The sources say that in contrast to past spells of tense
relations between government and central bank chiefs, Noda and
Shirakawa get along well and meet about once every three months
casually, sometimes over breakfast or lunch.	
    "There is now trust and a good working relationship between
the two sides," said a source with knowledge of the meetings.	
    But while relations between the finance ministry and central
bank have been less fraught since February, bureaucrats at the
ministry are still seeking further stimulus from the BOJ to keep
the economy strong enough to weather any future sales tax hike,
say officials with direct knowledge of the negotiations.	
    With Shirakawa at the helm, there will be tension between
those in the BOJ keen to sustain the psychological effect of the
central bank's new image of a bold deflation fighter, and his
supporters who are wary of using heavy monetary artillery too
    "He doesn't like 'big bang' steps. It's not his style," said
a former BOJ board member who worked with Shirakawa.	
    Indeed, the central bank has found itself playing down the
impact of its February move to temper expectations of further
bombshell steps. 	
    The board meets again next week, although markets expect
that any follow-up action to the February meeting will be
delayed until a late April meeting that includes a review of
macroeconomic forecasts.	
    Many who have worked with Shirakawa say the hard-working
perfectionist is cautious by nature and has a stubborn streak,
although the February moves show he is not an obstructionist.	
    His term as governor ends in April 2013. Theoretically
Shirakawa could be reappointed, but the government is likely to
look for someone willing to step outside the boundaries of
traditional central banking.	
    Toshiro Muto, a former finance ministry bureaucrat and
deputy BOJ governor who is considered a leading candidate to
succeed Shirakawa, says the central bank is already pursuing
quantitative easing, where the stimulus is measured by liquidity
released into the financial system rather than the level of
official rates, even if it is not explicitly using the term.	
    One step Shirakawa has been reluctant to make and which Muto
said could be necessary was to buy more longer-dated government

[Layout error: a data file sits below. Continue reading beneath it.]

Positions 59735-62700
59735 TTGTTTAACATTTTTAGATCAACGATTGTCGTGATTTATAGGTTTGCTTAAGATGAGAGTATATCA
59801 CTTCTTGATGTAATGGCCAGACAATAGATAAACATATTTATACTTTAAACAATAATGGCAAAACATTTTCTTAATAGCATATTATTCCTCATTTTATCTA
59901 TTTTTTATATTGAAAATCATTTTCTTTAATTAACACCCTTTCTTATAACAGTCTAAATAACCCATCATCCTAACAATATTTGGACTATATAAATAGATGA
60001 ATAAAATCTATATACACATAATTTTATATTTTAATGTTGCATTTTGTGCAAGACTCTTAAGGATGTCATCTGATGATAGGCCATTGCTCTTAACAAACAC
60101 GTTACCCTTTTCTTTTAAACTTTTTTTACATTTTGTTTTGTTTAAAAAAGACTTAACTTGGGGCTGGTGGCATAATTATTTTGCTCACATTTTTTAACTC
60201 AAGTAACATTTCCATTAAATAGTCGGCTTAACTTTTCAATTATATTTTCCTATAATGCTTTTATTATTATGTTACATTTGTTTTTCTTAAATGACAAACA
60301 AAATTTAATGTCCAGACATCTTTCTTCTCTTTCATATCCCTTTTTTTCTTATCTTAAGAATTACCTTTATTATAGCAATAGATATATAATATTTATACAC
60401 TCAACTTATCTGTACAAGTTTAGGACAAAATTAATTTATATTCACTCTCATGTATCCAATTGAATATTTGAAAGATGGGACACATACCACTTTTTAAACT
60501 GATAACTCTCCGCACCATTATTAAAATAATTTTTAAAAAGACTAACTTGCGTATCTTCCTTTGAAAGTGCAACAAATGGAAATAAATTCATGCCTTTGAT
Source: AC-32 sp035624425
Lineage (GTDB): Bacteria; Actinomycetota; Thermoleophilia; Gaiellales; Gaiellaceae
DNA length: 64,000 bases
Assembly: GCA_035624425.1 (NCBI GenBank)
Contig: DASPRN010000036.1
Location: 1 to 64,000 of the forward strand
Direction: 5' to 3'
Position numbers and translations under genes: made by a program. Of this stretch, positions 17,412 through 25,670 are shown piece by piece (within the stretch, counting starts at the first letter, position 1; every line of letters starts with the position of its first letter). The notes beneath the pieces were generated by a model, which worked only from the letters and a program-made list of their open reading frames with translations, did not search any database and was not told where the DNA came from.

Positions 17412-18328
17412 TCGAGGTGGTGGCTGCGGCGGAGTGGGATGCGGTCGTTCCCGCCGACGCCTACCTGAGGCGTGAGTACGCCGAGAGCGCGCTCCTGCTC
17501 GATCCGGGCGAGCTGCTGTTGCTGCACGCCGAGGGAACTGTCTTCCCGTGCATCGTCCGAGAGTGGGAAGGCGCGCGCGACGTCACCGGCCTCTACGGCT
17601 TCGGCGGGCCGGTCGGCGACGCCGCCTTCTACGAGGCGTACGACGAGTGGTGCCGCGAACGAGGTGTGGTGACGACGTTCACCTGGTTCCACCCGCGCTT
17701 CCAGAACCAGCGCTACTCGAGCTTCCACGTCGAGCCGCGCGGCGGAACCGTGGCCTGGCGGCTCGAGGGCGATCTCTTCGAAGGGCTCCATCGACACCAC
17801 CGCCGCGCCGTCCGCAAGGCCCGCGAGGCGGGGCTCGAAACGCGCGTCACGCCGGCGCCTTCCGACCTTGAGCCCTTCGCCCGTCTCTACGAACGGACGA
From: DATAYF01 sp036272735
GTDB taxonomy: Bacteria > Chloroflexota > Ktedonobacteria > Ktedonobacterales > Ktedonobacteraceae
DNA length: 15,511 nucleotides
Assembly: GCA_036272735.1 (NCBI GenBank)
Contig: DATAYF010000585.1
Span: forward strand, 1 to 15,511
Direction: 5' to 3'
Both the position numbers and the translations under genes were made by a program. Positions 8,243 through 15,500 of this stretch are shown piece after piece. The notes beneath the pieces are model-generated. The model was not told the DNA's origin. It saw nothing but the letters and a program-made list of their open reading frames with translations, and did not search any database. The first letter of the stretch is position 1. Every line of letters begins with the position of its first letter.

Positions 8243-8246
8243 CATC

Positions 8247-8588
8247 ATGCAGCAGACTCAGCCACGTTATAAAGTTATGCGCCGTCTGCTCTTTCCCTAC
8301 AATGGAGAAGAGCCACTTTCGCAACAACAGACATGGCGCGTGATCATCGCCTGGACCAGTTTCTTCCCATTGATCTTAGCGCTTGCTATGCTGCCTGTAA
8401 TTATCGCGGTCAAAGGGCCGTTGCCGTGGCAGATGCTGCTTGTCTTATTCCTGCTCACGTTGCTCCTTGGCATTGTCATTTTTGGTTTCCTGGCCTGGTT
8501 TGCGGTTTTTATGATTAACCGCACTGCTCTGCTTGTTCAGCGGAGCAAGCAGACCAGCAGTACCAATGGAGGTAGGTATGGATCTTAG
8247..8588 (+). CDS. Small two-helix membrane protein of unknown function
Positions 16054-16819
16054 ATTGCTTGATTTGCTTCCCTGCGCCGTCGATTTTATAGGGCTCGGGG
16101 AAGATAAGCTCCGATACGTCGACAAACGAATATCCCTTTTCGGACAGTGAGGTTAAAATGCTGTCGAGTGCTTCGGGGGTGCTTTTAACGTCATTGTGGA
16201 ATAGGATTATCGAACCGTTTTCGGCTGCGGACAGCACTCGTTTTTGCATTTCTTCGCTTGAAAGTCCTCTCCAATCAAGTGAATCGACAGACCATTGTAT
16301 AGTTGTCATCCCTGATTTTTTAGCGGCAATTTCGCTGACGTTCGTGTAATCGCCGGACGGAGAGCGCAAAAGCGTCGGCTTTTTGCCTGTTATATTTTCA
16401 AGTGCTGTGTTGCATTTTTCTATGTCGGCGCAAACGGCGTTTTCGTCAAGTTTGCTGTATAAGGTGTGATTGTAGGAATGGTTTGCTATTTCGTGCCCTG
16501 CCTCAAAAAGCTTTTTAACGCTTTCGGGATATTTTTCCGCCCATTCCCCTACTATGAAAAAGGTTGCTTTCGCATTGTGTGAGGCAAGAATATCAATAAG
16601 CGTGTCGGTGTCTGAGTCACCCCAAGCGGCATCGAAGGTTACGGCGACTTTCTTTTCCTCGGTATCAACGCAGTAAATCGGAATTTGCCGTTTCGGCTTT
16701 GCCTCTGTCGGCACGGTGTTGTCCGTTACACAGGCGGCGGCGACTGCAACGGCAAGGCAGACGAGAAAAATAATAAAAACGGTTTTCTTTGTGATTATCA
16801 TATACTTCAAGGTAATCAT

bonds to prolong the stimulative effect.	
    "Whatever it does might have to be small steps. But the
BOJ's next challenge is to come up with ways to further pursue
its quantitative easing policy," Muto told Reuters in an
interview on March 30. 	
    Shaping Shirakawa's caution is his experience in 2001-2006
as one of the elite BOJ bureaucrats who masterminded the central
bank's previous spell of quantitative easing, where it targeted
cash balances of commercial banks.	
    Shirakawa believes the cash was not funneled to productive
sectors and did not prevent Japan from slipping into a decade of
economic stagnation and grinding deflation.	
    Having joined the BOJ in 1972, he has spent most of his
career facing the traditional problem of containing inflation as
Japan's economy boomed and asset price bubbles grew, whereas
views of his younger cohorts have been shaped by economic
stagnation and deflation.	
    So while many BOJ bureaucrats agree that merely flooding the
economy with funds may not provide the spur to end deflation,
they are also not as concerned about the risk of asset price
bubbles re-emerging or inflation getting out of control.	
    And they worry that years of brow-beating by politicians
have eroded confidence in their institution and baby steps are
not enough to restore it.	
    "Markets got the impression the BOJ changed in February and
that's reasonable. It changed in the sense it is starting to
violate a rule it made for itself," said Teizo Taya, a former
board member who left the BOJ in 2004 and is now a professor of
economics at Tokyo's Rikkyo University.	
    A test for the new mindset will be what the BOJ does on
quantitative easing over coming months.	
    Under its asset buying scheme the BOJ only buys government
bonds of up to two years until maturity. But with two-year
yields already at 0.1 percent, any further increase in the
scheme would have to target five-year bonds to be effective.	
    That would blur the distinction between the asset-buying
scheme, intended to be a temporary stimulus, and another
operation where it buys 21.6 trillion yen ($263 billion) in
long-term bonds per year.	
    Buying more bonds would bring it closer to violating a
self-imposed rule that its government bond holdings should not
exceed the value of banknotes in circulation.	
    Muto says the central bank should not worry about its rules
too much if circumstances call for action.	
    "If the BOJ, out of necessity to prevent a plunge in bond
prices, needs to buy bonds beyond what's accepted under the
banknote rule for a certain period, it should do so," he said.	
    "The February action turned out as a surprise. The BOJ did
more than what was expected. On the other hand, there is room to
do more. The real test has only just begun."